How to study a phenome
Phenomics involves tracking the levels of thousands of chemicals in the body to spot patterns that can predict diseases a person is at risk from. So how will these measurements be made? Elaine Holmes is an analytical chemist helping to lead the initiative at the new Australian National Phenome Centre. She took Chris Smith through how samples will be processed in the lab, including visits to researcher Sam Lodge…
Elaine - Here we are in the first stop on our sample journey. What you can see is a room, it's about your average size of a living room, and it's full of large magnets. And these magnets look... if you can imagine a giant tea urn. So each of these big tea urns contain greater than the whole of the Earth's magnetic field within the can. And so if you think in terms of the big magnets that would pull your car upwards in a scrap heap, this is way, way more powerful than those.
Chris - And that has the effect of doing what to the sample is it as it goes down inside the can?
Elaine - Well the magnetic field is pretty strong, and there are some chemicals, some atoms, that have a property we call spin. So they're like little bar magnets and they're spinning. And when you put them into a magnetic field they start to line up with the field. And if you then shoot some energy in, a radio frequency pulse, it makes these little bar magnets flip; and then as they relax again back to their relaxed position, if you like, they're emitting energy, and you pick this up. And because every chemical has different atoms, they interact with the magnetic field in a slightly different way. And these small differences we can pull apart and you end up with a series of peaks which we call our molecular fingerprint. This actually is a very quick technique. If you put your sample in you can have a spectrum, you can have your fingerprint, if you like, within five minutes.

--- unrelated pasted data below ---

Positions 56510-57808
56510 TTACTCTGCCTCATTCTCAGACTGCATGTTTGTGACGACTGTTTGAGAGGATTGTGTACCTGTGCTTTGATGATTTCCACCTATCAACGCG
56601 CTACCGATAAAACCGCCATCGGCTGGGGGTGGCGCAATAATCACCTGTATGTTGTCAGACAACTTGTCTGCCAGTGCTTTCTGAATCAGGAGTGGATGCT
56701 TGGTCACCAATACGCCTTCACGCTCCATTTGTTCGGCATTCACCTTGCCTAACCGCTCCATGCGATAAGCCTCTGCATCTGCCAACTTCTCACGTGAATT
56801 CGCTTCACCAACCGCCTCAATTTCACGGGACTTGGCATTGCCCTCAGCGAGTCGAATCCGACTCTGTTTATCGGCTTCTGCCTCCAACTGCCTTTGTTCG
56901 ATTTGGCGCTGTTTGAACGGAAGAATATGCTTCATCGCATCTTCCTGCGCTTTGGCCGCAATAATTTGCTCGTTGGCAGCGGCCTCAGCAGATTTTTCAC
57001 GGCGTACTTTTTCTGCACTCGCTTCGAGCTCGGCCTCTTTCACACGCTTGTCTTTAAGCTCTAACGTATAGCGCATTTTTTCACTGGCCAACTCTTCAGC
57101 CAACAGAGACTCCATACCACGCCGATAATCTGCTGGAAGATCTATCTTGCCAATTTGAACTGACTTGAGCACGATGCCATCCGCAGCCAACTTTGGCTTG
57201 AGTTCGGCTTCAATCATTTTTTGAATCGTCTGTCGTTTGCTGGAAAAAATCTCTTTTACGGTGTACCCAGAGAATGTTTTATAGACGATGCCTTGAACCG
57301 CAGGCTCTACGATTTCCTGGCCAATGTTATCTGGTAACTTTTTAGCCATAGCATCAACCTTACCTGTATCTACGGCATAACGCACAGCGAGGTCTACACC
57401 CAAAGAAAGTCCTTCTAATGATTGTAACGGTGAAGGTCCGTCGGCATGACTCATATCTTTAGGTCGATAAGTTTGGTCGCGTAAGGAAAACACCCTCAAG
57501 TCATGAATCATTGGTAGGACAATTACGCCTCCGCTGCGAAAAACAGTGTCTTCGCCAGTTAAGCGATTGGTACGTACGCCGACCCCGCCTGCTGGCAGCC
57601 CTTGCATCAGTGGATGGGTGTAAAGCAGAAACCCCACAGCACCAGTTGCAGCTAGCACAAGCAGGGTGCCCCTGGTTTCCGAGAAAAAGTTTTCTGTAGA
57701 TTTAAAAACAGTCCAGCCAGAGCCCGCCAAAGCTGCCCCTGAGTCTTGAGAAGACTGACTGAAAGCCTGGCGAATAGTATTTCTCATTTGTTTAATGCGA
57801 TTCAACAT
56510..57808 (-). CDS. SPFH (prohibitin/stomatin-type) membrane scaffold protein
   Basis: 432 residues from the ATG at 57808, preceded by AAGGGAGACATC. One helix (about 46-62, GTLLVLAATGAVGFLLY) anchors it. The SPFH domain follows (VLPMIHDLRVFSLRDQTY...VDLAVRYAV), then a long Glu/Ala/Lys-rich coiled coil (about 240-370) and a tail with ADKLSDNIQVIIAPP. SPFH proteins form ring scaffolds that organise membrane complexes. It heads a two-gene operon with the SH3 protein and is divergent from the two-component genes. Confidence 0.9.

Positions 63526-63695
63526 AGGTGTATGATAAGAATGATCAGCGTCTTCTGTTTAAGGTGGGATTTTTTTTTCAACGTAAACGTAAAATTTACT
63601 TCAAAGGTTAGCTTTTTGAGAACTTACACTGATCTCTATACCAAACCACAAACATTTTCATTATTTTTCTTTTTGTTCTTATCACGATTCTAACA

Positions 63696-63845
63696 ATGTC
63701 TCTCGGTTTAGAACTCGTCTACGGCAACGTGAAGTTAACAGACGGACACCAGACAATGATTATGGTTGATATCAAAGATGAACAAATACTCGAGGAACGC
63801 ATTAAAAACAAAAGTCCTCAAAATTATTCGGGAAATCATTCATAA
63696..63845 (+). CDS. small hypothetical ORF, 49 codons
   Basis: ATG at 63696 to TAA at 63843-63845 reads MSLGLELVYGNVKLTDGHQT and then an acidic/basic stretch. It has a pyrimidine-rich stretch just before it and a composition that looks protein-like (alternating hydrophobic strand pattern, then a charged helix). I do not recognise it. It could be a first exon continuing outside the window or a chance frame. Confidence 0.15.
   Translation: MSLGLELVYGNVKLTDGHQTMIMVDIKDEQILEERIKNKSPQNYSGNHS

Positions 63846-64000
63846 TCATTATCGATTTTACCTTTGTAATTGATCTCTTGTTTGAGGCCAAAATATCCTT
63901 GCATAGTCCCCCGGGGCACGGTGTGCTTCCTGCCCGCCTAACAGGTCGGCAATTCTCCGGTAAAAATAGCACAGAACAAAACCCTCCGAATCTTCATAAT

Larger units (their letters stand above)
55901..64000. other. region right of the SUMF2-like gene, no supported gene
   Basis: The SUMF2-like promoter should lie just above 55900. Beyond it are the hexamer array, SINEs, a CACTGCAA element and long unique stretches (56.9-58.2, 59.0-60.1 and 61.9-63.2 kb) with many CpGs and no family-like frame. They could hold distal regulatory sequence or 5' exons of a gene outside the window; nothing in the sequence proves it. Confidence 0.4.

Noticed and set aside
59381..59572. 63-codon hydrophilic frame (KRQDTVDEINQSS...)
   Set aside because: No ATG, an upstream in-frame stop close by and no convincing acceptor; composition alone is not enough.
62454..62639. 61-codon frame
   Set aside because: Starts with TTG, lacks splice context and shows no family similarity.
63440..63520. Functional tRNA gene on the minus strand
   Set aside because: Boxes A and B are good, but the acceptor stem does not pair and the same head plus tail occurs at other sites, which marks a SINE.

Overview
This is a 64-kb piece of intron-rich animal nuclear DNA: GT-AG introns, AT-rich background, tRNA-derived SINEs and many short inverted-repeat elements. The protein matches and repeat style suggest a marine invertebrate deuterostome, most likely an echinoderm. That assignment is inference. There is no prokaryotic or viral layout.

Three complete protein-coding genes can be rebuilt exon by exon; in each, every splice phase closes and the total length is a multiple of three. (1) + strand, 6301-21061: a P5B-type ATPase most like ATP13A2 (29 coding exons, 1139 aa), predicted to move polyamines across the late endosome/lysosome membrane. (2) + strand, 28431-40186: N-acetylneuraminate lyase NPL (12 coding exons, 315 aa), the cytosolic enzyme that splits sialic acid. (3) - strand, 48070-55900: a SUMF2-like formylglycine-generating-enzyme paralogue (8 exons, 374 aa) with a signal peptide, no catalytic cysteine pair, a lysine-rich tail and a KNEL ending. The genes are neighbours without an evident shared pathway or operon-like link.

Adam - So NMR, nuclear magnetic resonance, is a very speedy way to identify lots of molecules in a single sample and to do it very cheaply. But what sorts of things can the team look for? And what does the output from the machines actually look like? Sam Lodge.
Sam - So it results via a transformation into something called a spectrum, which has two axes. On the vertical axis will be intensity, so if there's something that's very concentrated, you have a high intensity. On the bottom axis is something called ppm; this is parts per million. This is the point at which it resonates.
Chris - Looking at this computer screen, this is an example of the sort of thing that the machine would generate. This looks like almost a sawtooth. So the height of each of those peaks corresponds to how much of the substance was in the sample that you put into the machine, and along the x-axis, these are all the different types of chemical that it's picking up.